U.S. to revisit penalties for fuel-economy shortfalls

on Jul9

Since the mid-1970s, automakers have been fined $55 for each mile-per-gallon shortfall, multiplied by the number of vehicles sold in that model year.

WASHINGTON — The Trump administration is considering easing steeper fines proposed by Obama-era regulators for automakers that don’t meet tougher fuel economy standards, a move that would give a break largely to luxury brands such as Jaguar, BMW and Porsche that have paid the highest penalties in the past.

The National Highway Traffic Safety Administration said in a regulatory filing Friday it will seek public comment on how to revise plans slated to go into effect from the 2019 model year which would more than double the civil penalties on auto manufacturers that fall short of meeting government-set economy targets.

“Seeking comment on the inflationary adjustment will allow stakeholders to provide input and provide NHTSA additional information to inform the agency’s decision regarding how the CAFE civil penalty should be adjusted for inflation,” NHTSA said in a statement.

Since the mid-1970s, automakers have been fined $55 for each mile-per-gallon shortfall, multiplied by the number of vehicles sold in that model year. Congress in 2015 instructed all federal agencies to update their civil penalty formulas to reflect inflation, and NHTSA proposed to increase the fine to $140 per mpg shortfall, per vehicle sold.

Higher fines

Companies have paid more than $890 million in penalties, according to NHTSA, since the agency’s fuel economy program went into effect in 1975. Separately, carmakers projected that cars and light trucks from the 2016 model year would be the first to fall short of industry-average fuel economy goals since 2004, and that the shortfall would widen the following year.

Facing an expensive double-whammy — higher per-vehicle fines coupled with rising fuel-economy standards — they asked NHTSA to reconsider.

The Alliance of Automobile Manufacturers, a trade group representing 12 automakers including General Motors Co., Ford Motor Co. and Volkswagen AG, praised the agency’s reconsideration as “good news for the auto industry and consumers.” The group, along with the Association of Global Automakers, which represents Honda Motor Co., Nissan Motor Co. and 10 other companies, petitioned for such a move last fall citing “serious concerns about the effects of the significant adjustment.”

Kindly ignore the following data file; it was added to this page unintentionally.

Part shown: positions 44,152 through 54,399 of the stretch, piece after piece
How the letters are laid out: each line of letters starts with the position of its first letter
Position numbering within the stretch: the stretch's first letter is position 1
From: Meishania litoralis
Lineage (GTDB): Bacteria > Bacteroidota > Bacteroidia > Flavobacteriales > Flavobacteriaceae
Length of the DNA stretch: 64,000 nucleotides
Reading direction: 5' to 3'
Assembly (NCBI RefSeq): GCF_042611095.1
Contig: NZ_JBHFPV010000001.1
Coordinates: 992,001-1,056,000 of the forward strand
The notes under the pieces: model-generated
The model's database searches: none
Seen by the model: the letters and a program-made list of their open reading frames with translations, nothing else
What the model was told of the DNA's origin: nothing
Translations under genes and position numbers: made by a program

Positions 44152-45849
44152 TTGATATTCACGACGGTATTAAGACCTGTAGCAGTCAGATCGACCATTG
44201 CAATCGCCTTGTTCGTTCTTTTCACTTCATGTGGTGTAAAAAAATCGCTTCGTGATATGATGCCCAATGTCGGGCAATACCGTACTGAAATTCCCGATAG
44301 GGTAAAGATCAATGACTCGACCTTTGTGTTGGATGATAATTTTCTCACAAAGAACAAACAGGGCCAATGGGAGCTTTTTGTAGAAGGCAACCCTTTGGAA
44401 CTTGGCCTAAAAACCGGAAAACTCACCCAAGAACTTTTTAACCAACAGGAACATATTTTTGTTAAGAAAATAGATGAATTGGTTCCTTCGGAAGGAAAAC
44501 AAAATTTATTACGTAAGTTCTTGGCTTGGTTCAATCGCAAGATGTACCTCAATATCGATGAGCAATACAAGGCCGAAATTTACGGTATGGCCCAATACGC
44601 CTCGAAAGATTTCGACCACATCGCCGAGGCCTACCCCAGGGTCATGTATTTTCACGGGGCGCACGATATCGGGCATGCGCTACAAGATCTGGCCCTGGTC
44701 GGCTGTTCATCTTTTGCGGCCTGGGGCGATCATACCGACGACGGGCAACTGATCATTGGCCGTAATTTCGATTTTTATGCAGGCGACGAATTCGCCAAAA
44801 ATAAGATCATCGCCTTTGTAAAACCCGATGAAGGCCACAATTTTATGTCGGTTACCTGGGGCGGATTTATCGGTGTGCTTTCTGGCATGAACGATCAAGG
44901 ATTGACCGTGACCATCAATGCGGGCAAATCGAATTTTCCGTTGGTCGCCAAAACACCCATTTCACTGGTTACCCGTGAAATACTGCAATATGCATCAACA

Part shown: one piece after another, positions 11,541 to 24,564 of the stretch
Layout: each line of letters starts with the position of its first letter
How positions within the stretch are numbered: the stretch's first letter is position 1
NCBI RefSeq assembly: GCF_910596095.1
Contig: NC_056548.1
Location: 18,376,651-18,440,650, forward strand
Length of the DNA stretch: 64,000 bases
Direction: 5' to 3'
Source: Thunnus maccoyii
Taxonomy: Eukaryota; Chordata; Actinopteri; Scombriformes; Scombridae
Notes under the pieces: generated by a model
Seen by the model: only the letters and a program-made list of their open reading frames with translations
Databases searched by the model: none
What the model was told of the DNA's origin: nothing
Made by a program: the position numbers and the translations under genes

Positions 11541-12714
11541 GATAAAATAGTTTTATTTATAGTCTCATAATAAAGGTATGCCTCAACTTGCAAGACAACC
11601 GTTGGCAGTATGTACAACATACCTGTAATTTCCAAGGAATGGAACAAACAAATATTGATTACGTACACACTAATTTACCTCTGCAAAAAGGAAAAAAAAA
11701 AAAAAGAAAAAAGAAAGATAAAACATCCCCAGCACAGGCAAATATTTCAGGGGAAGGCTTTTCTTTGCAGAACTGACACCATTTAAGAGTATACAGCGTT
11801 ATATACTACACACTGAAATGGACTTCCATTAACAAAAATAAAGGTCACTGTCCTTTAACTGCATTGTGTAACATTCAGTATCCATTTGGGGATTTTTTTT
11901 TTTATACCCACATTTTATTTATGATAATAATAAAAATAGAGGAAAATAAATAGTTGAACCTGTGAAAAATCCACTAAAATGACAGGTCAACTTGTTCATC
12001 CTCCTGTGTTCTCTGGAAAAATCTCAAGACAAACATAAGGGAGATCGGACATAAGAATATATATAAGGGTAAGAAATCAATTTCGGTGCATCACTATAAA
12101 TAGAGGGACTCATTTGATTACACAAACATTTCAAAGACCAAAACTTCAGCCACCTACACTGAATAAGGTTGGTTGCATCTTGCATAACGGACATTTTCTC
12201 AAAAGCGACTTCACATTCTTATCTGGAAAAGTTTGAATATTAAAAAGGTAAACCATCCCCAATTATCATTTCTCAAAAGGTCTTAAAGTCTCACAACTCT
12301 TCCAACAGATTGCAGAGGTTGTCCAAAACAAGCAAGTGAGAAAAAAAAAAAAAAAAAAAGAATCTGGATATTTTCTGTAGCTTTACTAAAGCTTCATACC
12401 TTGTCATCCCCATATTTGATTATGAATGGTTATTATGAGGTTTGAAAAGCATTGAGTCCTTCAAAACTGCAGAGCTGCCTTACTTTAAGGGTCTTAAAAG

Hardest hit by the rising fines would likely be luxury brands including Jaguar-Land Rover, BMW and Porsche, which may be exposed to millions of dollars in additional penalties. Tata Motors Ltd.’s Jaguar-Land Rover brand paid more than $14 million in penalties stemming from its 2013 model year light trucks, for example.

Help from Trump

NHTSA’s review comes amid President Donald Trump’s drive to slash regulations viewed as costly or burdensome to businesses. The Trump administration has also taken aim at rules seeking to make cars and light trucks more fuel efficient by getting extra time to dispute the EPA’s standards to curb greenhouse gas emissions. That overturned a decision made under former President Barack Obama that Trump said at the time “would have destroyed, or further destroyed, the auto industry.”

The EPA rules are aligned with NHTSA’s CAFE regulations to require annual gains in vehicle fuel efficiency to a projected fleet average of 38.3 miles per gallon in 2021, continuing to rise through 2025. New cars and trucks in the U.S. averaged 32.2 mpg in model year 2015, the most recent data available under NHTSA’s program.

“In light of the fact that CAFE standards are set to rise at a significant rate over the next several years,” the agency said in Friday’s filing, “it is likely that many manufacturers will face the possibility of paying larger CAFE penalties over the next several years than at present.”

NHTSA also delayed the rule indefinitely pending the reconsideration, according to a second filing Friday.

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